Ether Sea Projects

About the Book

Euclid ShuddersEuclid Shudders

Mark Tardi

2003 • 63 pp. • $12.00
ISBN: 0-9723331-2-6
Cover art by Miriam Kienle

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Euclid Shudders opens with this line from Gertrude Stein: “What is the difference / between arithmetic and a noun.” This is something that Tardi exaimines relentlessly and with a calculated efficiency. A “squirrel is a swan,” a “cough is a couch,” meaning is being defined and redefined. Objects and concepts take their place and then dance around the edge of our perception in Tardi’s phenomenological verse.

In Mark Tardi’s first collection of poetry, Euclid Shudders, there is a distinct vibration between objects and their words, as though each relation were poised on the precipice of its inverse: the pause before the cataclysm. In this weighted space, potential sounds hover as a last breath between inspiration, expiration, and the anticipation of nothing: “on a bridge/ emptied with intertia// so close// canopie jars from beneath.”
—E. Tracy Grinnell

Mark Tardi’s poetry gives language back to that inanimate mass from which it, and we, originated. Every utterance is an act of configuration and every scribble traces a fleeting delineation between states of being and non-being. Tardi’s poems exhale from the apparently insensate and resign the animate to perpetual motion. In this universe of receding matter and pulsing energy, Mark Tardi sets out to locate those “unpronounced angles” which make up the invisible but inextricable geometry of our lives.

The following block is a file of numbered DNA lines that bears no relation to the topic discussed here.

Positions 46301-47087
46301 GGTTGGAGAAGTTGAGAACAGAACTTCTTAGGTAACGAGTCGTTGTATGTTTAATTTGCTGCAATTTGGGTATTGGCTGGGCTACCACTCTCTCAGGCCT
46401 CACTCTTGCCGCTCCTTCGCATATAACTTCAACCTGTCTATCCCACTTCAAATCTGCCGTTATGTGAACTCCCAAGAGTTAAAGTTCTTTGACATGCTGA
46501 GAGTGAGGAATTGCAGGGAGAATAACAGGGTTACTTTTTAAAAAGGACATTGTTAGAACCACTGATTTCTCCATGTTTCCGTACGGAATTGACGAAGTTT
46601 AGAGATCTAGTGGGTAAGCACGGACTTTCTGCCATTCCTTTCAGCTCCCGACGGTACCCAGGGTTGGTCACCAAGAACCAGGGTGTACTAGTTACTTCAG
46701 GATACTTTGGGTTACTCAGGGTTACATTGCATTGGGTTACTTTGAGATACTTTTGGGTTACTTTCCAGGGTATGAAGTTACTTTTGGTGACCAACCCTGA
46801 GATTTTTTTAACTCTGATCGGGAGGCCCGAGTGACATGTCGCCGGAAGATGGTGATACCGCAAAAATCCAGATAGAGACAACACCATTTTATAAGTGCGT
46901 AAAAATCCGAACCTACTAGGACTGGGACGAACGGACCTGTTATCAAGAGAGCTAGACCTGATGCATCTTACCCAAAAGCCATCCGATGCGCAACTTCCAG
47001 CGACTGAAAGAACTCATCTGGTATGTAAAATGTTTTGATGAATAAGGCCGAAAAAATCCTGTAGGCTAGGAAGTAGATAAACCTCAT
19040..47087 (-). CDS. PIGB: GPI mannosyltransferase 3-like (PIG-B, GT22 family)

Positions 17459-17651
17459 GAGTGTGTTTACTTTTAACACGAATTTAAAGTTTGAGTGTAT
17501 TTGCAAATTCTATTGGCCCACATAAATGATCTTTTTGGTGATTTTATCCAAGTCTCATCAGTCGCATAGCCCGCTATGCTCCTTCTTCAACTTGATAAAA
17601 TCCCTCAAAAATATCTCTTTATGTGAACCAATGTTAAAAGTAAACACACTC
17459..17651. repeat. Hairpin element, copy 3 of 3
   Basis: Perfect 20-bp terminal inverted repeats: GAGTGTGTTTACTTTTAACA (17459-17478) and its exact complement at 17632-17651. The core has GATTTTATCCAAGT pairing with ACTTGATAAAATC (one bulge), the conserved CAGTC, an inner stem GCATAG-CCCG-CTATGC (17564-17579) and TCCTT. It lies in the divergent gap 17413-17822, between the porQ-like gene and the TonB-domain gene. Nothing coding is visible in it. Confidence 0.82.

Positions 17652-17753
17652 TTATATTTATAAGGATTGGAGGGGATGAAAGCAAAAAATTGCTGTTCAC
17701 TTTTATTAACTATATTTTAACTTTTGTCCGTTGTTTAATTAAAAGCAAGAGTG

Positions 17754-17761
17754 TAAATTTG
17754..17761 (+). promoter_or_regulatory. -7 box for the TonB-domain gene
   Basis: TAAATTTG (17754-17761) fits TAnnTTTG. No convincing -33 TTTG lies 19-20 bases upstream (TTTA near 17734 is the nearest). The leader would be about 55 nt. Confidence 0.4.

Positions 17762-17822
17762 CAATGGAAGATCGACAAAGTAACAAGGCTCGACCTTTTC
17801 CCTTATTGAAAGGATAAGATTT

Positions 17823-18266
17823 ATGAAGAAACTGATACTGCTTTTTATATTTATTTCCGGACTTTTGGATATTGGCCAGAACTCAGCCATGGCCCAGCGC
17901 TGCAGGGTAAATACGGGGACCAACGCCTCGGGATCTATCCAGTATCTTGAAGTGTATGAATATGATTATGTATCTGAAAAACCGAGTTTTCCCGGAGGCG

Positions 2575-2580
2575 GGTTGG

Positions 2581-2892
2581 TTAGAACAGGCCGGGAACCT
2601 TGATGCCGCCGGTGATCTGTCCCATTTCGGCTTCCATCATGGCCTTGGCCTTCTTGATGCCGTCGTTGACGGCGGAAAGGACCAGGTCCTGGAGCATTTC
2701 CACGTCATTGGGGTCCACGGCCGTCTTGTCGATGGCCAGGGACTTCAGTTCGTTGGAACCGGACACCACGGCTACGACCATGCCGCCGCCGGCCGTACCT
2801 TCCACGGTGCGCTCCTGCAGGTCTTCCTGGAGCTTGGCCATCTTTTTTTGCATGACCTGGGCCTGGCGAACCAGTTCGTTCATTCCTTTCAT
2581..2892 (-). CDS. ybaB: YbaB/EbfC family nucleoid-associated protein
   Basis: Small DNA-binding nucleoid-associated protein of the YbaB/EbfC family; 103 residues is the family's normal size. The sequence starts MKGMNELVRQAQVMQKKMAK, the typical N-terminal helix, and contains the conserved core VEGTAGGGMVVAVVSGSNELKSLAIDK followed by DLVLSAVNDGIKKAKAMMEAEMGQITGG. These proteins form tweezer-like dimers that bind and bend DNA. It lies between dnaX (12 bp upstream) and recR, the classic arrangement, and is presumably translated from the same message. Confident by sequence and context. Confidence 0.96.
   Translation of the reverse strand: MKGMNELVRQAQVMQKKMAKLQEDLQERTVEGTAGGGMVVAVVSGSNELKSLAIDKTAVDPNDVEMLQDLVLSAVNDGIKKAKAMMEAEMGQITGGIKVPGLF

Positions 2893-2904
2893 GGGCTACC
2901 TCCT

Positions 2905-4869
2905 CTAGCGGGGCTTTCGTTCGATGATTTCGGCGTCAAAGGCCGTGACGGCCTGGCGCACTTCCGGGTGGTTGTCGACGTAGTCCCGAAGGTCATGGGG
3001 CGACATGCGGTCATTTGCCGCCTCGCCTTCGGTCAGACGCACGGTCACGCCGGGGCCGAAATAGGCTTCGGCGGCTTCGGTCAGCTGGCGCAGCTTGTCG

—Craig Watson

Euclid might well shudder at how far the line has come. In his wonderfully unruly first book, Mark Tardi composes an isotopic realm of getting and letting go, a kind of chemical algebra of the alleged world as it verges into music.
—Elizabeth Willis

Excerpt

series 29

Assemble its reciprocus

with a vacant knot
blood silence

disaffected by

weathered in wire

antic pillars
sunken skyward

the plastic velocity

otherwise unseen

folding sleep
between two keys

some indistant auricle

identical orphan
said with shorn eyes

series 31

The pivot chord is B which sounds as A in the new key of E. Folds of sleep between clouded and out loud. Its portion of night remains leaf-long and less than a foot away. A ladder of liquid. Or city forgetting to ask. Exactly like a statue. Old fires and profitable ghosts. A phrase worth repeating.

© Litmus Press. All rights reserved.

Mark Tardi

Mark Tardi

Mark Tardi is the author of the book Euclid Shudders (Litmus Press) and two chapbooks: Part First––––Chopin's Feet (g-o-n-g) and Airport music (Bronze Skull). Recent poems have appeared in Chicago Review, Van Gogh's Ear, and the anthology The City Visible: Chicago Poetry for the New Millenium. He was the 2009–2010 Fulbright Senior Lecturer in American Literature and Culture at the University of Łódź and continues to teach there, translate Polish poetry, and torture himself with clay-court tennis, devastating bike rides and undying support for the Chicago Cubs and Liverpool FC.